Kyle Beltran, Annaleigh Ashford, and Alex Hernandez in ‘A Midsummer Night’s Dream.’ (Photo: Joan Marcus via The Broadway Blog.)
By Samuel L. Leiter
There’s no better place to see A Midsummer Night’s Dream than on a lovely summer night in Central Park. And, while Lear DeBessonet’s colorful version for the Public Theater may not fully capture the play’s romantic lyricism or its magical allure, it largely makes up for those drawbacks in its infectious exuberance and joie de vivre.
This Dream is set in an enchanted, Louisiana-like bayou (DeBessonet is from Baton Rouge), with David Rockwell’s decor showing thick trees—placed on separate revolves—drooping with reams of Spanish Moss; one includes a halved trunk that serves for sliding pond entrances. Tyler Micoleau’s lighting palette brilliantly enhances the graceful vista.
Also memorable is the swinging, six-player, New Orleans-style jazz band set aloft in its own pavilion, playing a score by Justin Levine that deserves to be heard after the show closes. DeBessonet’s conception, in fact, is reminiscent of 1939’s Swingin’ the Dream, a jazz-based, African-American interpretation that faded after only 13 performances despite a cast featuring Louis Armstrong as Bottom and Butterfly McQueen as Puck, with music by Armstrong and Benny Goodman.
Several excellent songs in the new Dream are powerfully sung by the striking Marcelle Davies-Lashley, playing the “Fairy Singer” in the shimmering gold fringes of a cabaret artiste. Levine’s rousing music, with uncredited lyrics, accompanies much of the action and supports the vibrant choreography of Chase Brock.
DeBessonet stresses the play’s comedic values over its poetic ones, but the payoff is inconsistent, mainly because, despite her numerous creative touches, too much of the humor is forced rather than organic. Having Puck fart loudly is a tiny example. The humor is invariably of the physical variety, reflecting Puck’s observation, “Lord, what fools these mortals be.”
The problem is that some of the otherwise talented performers aren’t natural clowns (which is different from being comic actors). As a result, they tend to shove their performances into mugging and over-the-top shtick. This is particularly true of the ridiculously juvenile “Pyramus and Thisbe” scene. With the four lovers being nearly as vocally and physically overstated, the play’s balance of lyricism and laughter is undone; occasional applause for these broad antics just proves “chacun à son gout.”
This isn’t to deny many of the show’s great pleasures, like Clint Ramos’s costumes, which run the gamut from the ordinary to the extraordinary. The regal Athenians wear boldly colored satins suggesting theatricalized hipsters, including the decorative feathers in their rakish hats, with Theseus (Bhavesh Patel) and Hippolyta (De’Adre Aziza) donning the most outlandish versions; later, the royal pair goes hunting in shiny gold camo.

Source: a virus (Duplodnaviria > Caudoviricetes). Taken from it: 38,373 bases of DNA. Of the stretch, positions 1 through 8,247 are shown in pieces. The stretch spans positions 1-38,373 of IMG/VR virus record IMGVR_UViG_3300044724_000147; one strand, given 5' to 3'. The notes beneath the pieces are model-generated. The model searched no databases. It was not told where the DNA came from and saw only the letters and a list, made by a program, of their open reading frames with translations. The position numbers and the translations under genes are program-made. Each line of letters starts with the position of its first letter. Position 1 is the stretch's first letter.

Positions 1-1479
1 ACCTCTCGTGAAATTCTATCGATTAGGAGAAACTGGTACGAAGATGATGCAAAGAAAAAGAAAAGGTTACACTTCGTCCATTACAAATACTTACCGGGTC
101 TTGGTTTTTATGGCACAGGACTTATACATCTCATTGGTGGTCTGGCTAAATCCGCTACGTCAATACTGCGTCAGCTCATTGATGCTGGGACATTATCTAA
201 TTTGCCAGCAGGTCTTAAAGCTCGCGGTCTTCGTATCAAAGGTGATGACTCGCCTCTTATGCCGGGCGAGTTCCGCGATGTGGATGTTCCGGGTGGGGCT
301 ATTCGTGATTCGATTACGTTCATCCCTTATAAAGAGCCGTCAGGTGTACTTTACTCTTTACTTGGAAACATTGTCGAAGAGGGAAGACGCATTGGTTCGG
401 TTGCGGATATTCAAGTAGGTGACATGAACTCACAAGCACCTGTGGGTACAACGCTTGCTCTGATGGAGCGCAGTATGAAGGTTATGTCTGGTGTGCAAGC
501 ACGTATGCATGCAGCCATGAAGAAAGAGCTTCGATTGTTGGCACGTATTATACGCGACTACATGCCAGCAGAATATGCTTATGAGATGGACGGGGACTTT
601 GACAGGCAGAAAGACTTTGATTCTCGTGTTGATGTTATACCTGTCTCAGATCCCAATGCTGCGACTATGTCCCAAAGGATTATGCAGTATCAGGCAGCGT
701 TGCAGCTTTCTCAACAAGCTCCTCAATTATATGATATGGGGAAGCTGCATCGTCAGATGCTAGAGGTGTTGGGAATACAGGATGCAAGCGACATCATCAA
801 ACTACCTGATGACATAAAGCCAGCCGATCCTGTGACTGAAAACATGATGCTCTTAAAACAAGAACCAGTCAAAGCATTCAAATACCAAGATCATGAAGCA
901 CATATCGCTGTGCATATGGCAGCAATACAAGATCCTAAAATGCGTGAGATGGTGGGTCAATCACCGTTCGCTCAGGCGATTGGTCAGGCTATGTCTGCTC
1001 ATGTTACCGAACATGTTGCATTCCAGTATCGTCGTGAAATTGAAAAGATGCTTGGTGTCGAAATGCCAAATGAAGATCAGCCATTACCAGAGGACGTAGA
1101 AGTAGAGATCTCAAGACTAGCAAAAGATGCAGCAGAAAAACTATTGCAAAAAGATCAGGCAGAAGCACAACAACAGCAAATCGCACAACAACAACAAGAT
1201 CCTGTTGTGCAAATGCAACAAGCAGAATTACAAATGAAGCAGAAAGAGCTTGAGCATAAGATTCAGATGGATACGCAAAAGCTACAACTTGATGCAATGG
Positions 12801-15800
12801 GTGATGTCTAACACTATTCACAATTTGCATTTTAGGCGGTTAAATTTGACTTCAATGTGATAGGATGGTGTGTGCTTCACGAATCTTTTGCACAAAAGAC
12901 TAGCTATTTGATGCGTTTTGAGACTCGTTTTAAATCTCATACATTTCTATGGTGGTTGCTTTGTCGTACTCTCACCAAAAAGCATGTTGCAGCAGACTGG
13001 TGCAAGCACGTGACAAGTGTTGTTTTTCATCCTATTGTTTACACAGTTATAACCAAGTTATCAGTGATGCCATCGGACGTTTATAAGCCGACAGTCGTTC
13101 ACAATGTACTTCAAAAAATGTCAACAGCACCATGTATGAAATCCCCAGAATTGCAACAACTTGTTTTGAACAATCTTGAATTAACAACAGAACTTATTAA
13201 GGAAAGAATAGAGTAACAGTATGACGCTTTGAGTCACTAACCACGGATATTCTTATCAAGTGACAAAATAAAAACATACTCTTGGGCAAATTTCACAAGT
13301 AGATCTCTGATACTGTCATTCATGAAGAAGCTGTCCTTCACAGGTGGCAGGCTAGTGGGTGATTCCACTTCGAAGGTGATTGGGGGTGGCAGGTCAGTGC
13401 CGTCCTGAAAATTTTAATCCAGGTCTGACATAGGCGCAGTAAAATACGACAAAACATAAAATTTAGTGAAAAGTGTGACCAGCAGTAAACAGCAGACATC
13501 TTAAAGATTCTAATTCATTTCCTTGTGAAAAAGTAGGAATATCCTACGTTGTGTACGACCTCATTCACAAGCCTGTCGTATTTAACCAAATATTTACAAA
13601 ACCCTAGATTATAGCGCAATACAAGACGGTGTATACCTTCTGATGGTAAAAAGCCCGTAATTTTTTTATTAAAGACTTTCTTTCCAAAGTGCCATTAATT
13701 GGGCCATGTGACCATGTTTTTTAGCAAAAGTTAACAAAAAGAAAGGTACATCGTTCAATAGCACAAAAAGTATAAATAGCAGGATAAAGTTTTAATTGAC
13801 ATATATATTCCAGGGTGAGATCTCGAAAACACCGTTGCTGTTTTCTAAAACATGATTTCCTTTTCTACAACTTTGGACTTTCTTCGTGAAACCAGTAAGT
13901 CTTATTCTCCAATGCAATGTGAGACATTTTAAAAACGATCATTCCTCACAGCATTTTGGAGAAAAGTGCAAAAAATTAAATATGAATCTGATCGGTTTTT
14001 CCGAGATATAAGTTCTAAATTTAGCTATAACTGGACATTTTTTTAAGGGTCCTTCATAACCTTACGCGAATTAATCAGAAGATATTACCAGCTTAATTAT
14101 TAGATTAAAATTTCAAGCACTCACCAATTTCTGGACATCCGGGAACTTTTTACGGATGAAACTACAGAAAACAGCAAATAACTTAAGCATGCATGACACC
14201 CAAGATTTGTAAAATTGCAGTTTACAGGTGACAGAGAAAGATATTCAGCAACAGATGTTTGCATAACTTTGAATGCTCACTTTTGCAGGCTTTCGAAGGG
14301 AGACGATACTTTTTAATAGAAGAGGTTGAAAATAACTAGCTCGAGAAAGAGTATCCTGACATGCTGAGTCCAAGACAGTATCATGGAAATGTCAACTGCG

The fairies, conceived as elderly men and women, wear white pajamas, suggesting the residents of a nursing home (88-year-old Vinie Burrows makes a delightful Peaseblossom); Titania (Phylicia Rashad) is exquisite in her elaborate peignoir and silver wig, and the stately Oberon (Richard Poe) looks regal in his white on white silk robe over white PJs.
Puck (Kristine Nielsen), also far older than usual for her role, wears pinstriped PJs and a pageboy bob with short bangs; she switches to black jacket and pants for the visually sumptuous wedding scene, costumed as a fancy 1920s soiree. When the statuesque Hippolyta—smartly affecting a comical condescension toward Theseus—appears in this scene, wearing an elaborate headdress, she seems to have stepped straight out of the Follies.
Less imaginatively, the mechanicals, led by Robert Joy’s nicely punctilious Peter Quince, wear realistic work clothes and tool belts, almost a convention in modern-dress revivals. Bottom’s “translation” into an ass is evoked by elements worn with his t-shirt and shorts: a fur headdress showing his face, hoof-like gloves and boots, and a tail.
Although her actors make no Bardic breakthroughs, DeBessonet elicits a clear storyline and well-spoken, understandable language. Among the leads, Danny Burstein is a charming but imperfect Bottom, his personal cleverness too apparent when playing the character’s foolishness; he has some terrific moments but when he plays Pyramus he overacts the overacting. Annaleigh Ashford’s supremely ditzy Helena, an audience favorite, similarly teeters between sincerity and staginess. Alex Hernandez, on the other hand, a superbly athletic Demetrius, somehow remains consistently grounded despite his hyperbolic antics.
The idea of casting the lovably puckish Kristine Nielsen as Puck must have seemed brilliant on paper but the effect is mainly to draw attention to its unconventionality. Nielsen’s familiar business of reacting comically by quivering her eyes and hands, which can be hilarious in the right circumstances, sometimes seems a device to get laughs not available any other way; it’s reminiscent of old-time comedian Hugh Herbert (Snout in Reinhardt’s 1935 movie of the Dream) fluttering his hands and saying “hoo-hoo-hoo, wonderful, wonderful, hoo-hoo-hoo!” whenever he was flustered.
Puck herself, of course, dismisses potentially critical thoughts by reminding us, as the play closes, that we’ve “but slumbered here,” and what we’ve seen has, after all, been “but a dream.” And a swingin’ dream at that.
A Midsummer Night’s Dream
Central Park at W. 81st St., NYC
Through August 13
Samuel L. Leiter is Distinguished Professor Emeritus (Theater) of Brooklyn College and the Graduate Center, CUNY. A voting member of the Drama Desk, he has written and/or edited 27 books on Japanese theater, New York theater, Shakespeare, and the great stage directors. For more of his reviews, visit Theatre’s Leiter Side (www.slleiter.blogspot.com).